mbed 1-wire EPROM driver (DS2502)

I wrote some code for my mbed to read and program the memory contents of 1-wire EPROMs like the DS2502. It should work with any device that responds to the same commands. The code can read ROM, status registers and memory pages, and write to the status register and memory pages. I also incorporated support for cyclical redundancy checks since the devices aren’t erasable. I had to build an external circuit for the 12 volt programming pulse to protect the mbed signal pin. If you only need to read you don’t need this, but it is required if you want to program data. Download link to the project source files is below.

1-Wire EPROM driver for mbed

Tags: , , ,

Friday, October 5th, 2012 Electronics

7 Comments to mbed 1-wire EPROM driver (DS2502)

  • Jeremy says:

    I have been building an alternate power supply for my M17x R4 with the projects you have posted here as a guide.

    I reworked your mbed driver to work with my Arduino, and I have been able to successfully interrogate some DS2502 chips that I bought using your code. Thank you very much for posting it.

    I would like to read the DS2502 from my current power adapter and write its memory to my new DS2502 chips to make the new power supply, but I have been unable to read it through the center pin of the power jack. I am hesitant to crack the case of the adapter to get to the chip because I should be able to get to it through the center pin (my laptop is doing this successfully after all). Are there any nuances to communicating with this chip while it is still in the adapter? I have tried various configurations of pull up resistors.

    My next step is breaking out the oscilloscope and logic analyzer to see what is going on, but I figured I would ask you first since you have some experience.

    Thanks in advance for any advice you might have.

  • imsolidstate says:

    The only thing I remember being critical was the timing since the devices are parasitically powered. Read a 1-wire PROM datasheet from maxim.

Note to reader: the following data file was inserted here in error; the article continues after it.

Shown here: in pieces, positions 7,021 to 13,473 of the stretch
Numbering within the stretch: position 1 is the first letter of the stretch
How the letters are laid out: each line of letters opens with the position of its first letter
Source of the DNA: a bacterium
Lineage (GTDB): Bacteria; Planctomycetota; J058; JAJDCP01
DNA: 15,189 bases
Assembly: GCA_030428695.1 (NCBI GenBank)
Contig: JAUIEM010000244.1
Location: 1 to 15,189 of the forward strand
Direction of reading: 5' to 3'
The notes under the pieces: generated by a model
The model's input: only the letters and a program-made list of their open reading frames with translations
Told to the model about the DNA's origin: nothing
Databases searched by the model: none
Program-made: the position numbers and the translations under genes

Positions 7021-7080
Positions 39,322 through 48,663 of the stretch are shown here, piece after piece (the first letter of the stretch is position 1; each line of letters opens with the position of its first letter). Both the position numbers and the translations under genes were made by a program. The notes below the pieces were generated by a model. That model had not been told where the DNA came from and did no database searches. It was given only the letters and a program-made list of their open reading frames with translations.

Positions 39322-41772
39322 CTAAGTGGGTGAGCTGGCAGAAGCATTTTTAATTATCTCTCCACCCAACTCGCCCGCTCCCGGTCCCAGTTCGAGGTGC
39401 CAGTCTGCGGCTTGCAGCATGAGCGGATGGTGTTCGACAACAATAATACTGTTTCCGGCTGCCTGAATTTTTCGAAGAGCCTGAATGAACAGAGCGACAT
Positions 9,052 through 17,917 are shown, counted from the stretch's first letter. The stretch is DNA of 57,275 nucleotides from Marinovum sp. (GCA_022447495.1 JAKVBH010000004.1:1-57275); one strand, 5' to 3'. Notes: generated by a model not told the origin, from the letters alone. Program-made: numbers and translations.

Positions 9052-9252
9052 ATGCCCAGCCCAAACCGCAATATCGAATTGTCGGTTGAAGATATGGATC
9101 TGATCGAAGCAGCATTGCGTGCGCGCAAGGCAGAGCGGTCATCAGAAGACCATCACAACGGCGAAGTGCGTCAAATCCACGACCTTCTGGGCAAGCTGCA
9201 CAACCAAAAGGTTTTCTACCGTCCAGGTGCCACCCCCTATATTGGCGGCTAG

There is a bunch of other stuff hooked up to that center pin. Make sure to check your logic high voltage is what it’s supposed to be, and not being loaded down. Also make sure you are properly pulling the line low, you may need to drive it both directions. Since there is other stuff on that line you can’t assume a pull-up or pull-down will work. I remember the 330W PS being much harder to ID than the 240W version. There is also a zener that prevents programming pulses, but I don’t know what voltage it is rated at so maybe try a slightly lower voltage if you are running it at the high end of the voltage range.
    And yeah nothing substitutes breaking out the oscilloscope. It’s been quite a while, but that’s what I remember about it. Good luck!

  • Jeremy says:

    Just a quick update. I was unfortunately not able to access my power adapter EPROM through its center pin, but I did manage to find out why and I though I would share:

    After troubleshooting I found a few interesting things. The computer holds the line high at 3V with its master side pull up resistor (no surprise there) The interesting bit is that the computer pulses the line to 5V (the highest voltage the data line ever sees) three times in quick succession about .3ms between pulses, then holds the line low for one full second after you connect it to the adapter. I can only guess this bypasses an internal circuit to allow normal access to the 1-Wire memory because it is no where in the 1-wire protocol.